Should old acquaintance be forgot, something tells me we will still remember these experiences, seared into our memories. Even the most talented, exquisitely qualified, and industry-leading executives – who appear perfect on paper or over the phone – can still surprise, when we move forward and meet with them for our in-depth interviews…2022 was truly one for the books, as candidates continued to do the darndest things.
With the shift to hybrid/remote-work, and the increasing overlap of personal and professional space (juggling videoconferences at home with attention-craving pets, rambunctious kids, and other distractions), we’ve all certainly and necessarily honed our multitasking skills. But while I was, to some degree, impressed by the heroic multitasking one candidate displayed while videoconferencing with me from his corporate office – answering a dozen emails, waving away a series of people off-screen, and delivering a stream-of-consciousness narrative, all while he was a muted participant on a second, work-related, conference call – I wasn’t surprised that he was unable to remember the name of our client’s firm, and kept calling me Dave.
Speaking of attention-craving pets, we’ve all experienced Zoom calls where the beloved cat can’t resist climbing on someone’s shoulder, or the family dog keeps jumping on someone’s lap. While many of my colleagues are passionate pet people, they learned long ago to store the work attire in a spot inaccessible to their canine and feline friends. Unlike the Chief Financial Officer candidate I met with, who spent a good five minutes of our video call attacking the pet hair on his shirt with a lint roller.
Getting back to the (multi)task at hand, not everyone responded to the stresses of the recent years by doubling-down on their productivity and efficiency 24x7. And countless articles were written to the effect of “Happier Hour Has Gotten Earlier During Lockdown” and “Why Cocktail Hour is Back.” Clearly my colleague’s Chief Operating Officer candidate had that in mind, when he interviewed with her at the café of a downtown hotel, and immediately after arriving, ordered a beer. At 11:00am on a Tuesday morning.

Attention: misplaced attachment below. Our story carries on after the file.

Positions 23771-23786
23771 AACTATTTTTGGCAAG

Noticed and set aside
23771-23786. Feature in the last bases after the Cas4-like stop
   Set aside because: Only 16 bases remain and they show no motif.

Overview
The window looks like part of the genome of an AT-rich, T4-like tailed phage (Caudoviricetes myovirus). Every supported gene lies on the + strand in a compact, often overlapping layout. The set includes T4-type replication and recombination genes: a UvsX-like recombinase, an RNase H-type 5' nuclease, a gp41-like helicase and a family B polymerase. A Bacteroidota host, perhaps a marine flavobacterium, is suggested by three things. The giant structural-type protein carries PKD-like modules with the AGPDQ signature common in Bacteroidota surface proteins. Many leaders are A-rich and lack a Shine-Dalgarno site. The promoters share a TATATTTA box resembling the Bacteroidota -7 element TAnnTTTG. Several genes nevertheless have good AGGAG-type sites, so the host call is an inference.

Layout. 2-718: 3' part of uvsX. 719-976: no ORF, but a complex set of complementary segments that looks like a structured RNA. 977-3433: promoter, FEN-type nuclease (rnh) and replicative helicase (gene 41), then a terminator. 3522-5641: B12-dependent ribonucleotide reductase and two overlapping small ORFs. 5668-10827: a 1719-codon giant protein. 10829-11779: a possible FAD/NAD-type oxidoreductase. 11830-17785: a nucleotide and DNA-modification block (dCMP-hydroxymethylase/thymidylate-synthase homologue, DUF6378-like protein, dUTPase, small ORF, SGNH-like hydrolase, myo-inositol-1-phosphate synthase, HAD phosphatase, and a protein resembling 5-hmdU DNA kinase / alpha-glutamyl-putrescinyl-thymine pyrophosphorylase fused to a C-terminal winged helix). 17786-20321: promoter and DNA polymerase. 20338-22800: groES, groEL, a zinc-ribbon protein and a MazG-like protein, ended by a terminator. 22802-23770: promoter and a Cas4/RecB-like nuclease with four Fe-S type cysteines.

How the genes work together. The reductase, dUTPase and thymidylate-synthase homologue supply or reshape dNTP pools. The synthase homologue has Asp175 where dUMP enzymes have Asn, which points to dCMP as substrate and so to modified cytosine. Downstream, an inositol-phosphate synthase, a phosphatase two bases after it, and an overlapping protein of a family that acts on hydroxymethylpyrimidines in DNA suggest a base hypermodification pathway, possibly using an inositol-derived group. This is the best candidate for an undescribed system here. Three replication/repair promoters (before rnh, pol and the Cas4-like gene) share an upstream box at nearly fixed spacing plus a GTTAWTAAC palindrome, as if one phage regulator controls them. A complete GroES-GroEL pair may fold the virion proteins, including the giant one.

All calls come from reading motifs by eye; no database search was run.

Of course, there’s more than one way to start off an interview on the wrong foot. I disagree that “You won’t believe what a train wreck this place is” or “I don’t know what I was thinking when I agreed to join this firm.” Something tells me, you gave it about as much thought as to how it comes across trashing your current firm within the first minute of us meeting!
That said, we absolutely value and ask for complete candor and directness. Being honest about personal commitments is totally to be expected, appreciated, and can save everyone significant time. For example, when one candidate responded via email to my colleague’s initial outreach: “I’ve just purchased a classic car that requires a considerable amount of restoration, and together with my work and family responsibilities, my bandwidth is virtually non-existent. I don’t have time to put myself through an extended selection process. One or two interviews are OK, but I won’t do more than that. If that’s a problem, I will respectfully forgo this opportunity.” Unsurprisingly, we agreed!
And one last note with regards to email. For those who use them, remember to disable out-of-office replies promptly after getting back in the saddle. Nothing shouts “eye on the ball” more than receiving “I am currently out of the office and will be returning on Monday, October 17th.” When it’s already Wednesday, November 2nd.
All the best for 2023, and we’ll see what memories this year has in store.--William Lepiesza